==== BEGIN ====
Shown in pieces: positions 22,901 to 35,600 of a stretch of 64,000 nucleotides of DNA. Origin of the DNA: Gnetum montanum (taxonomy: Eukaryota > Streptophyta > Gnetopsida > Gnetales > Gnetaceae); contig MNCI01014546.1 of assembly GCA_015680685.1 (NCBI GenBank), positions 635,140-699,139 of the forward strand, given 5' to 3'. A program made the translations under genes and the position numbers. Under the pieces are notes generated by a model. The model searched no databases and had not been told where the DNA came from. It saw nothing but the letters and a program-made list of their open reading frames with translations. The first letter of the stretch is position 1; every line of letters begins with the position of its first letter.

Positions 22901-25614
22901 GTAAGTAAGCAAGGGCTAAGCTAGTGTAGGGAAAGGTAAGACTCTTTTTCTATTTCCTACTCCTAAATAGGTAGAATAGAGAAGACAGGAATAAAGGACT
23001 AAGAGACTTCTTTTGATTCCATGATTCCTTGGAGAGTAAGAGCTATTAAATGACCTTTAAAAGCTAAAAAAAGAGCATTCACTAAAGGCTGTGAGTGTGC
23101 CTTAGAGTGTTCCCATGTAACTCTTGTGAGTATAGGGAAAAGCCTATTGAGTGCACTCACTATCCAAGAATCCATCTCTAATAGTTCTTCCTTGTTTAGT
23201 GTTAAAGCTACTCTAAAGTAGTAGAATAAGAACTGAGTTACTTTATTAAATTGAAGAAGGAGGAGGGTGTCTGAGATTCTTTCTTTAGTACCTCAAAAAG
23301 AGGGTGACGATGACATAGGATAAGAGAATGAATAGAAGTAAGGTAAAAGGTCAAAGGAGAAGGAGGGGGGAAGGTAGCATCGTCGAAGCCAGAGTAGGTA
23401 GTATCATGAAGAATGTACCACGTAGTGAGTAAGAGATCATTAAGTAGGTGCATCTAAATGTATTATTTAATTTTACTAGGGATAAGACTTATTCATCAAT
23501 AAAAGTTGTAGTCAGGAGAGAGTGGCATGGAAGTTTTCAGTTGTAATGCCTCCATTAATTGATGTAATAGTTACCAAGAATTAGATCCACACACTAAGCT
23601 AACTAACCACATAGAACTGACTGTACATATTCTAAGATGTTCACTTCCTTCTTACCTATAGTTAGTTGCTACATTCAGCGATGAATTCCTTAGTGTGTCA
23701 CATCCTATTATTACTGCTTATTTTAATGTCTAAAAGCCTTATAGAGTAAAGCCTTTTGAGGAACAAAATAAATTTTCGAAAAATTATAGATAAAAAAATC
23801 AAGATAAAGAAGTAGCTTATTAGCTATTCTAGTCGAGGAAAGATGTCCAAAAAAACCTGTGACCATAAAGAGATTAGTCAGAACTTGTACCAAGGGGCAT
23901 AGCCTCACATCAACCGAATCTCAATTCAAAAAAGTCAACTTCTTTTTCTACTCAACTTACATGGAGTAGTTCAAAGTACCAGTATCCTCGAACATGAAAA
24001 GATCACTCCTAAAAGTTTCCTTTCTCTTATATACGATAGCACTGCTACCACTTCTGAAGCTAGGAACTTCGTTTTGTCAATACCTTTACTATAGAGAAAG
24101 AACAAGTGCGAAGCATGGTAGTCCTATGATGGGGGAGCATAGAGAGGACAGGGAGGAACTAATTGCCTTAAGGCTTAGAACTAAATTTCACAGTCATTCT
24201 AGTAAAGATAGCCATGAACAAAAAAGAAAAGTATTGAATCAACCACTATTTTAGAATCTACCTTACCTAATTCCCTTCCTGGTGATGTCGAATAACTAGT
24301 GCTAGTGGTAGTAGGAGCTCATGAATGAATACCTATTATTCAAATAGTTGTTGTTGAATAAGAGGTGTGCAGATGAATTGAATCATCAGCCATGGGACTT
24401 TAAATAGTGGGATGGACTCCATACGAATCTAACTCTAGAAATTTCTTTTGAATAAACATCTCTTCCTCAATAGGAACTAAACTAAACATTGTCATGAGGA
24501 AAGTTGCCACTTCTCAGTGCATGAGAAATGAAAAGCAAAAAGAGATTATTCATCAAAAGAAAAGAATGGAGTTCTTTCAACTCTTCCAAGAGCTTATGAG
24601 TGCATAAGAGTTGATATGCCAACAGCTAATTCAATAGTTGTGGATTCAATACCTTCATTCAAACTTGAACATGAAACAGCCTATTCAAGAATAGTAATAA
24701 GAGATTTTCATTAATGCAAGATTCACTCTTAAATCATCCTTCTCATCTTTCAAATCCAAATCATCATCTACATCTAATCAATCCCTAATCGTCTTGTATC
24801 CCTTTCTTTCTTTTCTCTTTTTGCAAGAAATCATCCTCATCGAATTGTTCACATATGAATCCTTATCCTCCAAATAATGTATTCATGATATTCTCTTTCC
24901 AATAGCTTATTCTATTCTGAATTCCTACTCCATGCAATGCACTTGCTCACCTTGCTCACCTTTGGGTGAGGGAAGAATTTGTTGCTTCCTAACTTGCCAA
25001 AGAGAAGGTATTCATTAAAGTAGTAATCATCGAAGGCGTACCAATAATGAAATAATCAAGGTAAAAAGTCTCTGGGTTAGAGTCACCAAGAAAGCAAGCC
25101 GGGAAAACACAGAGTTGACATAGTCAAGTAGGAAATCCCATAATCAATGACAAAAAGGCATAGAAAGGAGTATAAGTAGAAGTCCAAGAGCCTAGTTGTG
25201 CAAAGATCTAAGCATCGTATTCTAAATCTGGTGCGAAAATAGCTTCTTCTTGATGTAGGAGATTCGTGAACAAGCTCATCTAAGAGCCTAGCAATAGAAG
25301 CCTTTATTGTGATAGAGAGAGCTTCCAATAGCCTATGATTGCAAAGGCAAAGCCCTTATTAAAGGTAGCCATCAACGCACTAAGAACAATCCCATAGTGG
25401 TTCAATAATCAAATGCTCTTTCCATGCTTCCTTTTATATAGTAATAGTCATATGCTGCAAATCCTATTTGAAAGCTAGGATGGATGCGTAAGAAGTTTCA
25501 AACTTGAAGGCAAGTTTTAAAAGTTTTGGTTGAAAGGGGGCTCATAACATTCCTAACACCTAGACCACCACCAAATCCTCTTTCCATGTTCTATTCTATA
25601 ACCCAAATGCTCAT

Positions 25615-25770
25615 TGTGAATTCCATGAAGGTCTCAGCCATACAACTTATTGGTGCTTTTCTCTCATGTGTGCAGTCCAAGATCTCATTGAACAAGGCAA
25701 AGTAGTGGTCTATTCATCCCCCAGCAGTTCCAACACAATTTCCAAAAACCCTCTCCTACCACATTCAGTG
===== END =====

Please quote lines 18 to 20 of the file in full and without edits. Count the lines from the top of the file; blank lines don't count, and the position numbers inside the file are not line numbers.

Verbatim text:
24401 TAAATAGTGGGATGGACTCCATACGAATCTAACTCTAGAAATTTCTTTTGAATAAACATCTCTTCCTCAATAGGAACTAAACTAAACATTGTCATGAGGA
24501 AAGTTGCCACTTCTCAGTGCATGAGAAATGAAAAGCAAAAAGAGATTATTCATCAAAAGAAAAGAATGGAGTTCTTTCAACTCTTCCAAGAGCTTATGAG
24601 TGCATAAGAGTTGATATGCCAACAGCTAATTCAATAGTTGTGGATTCAATACCTTCATTCAAACTTGAACATGAAACAGCCTATTCAAGAATAGTAATAA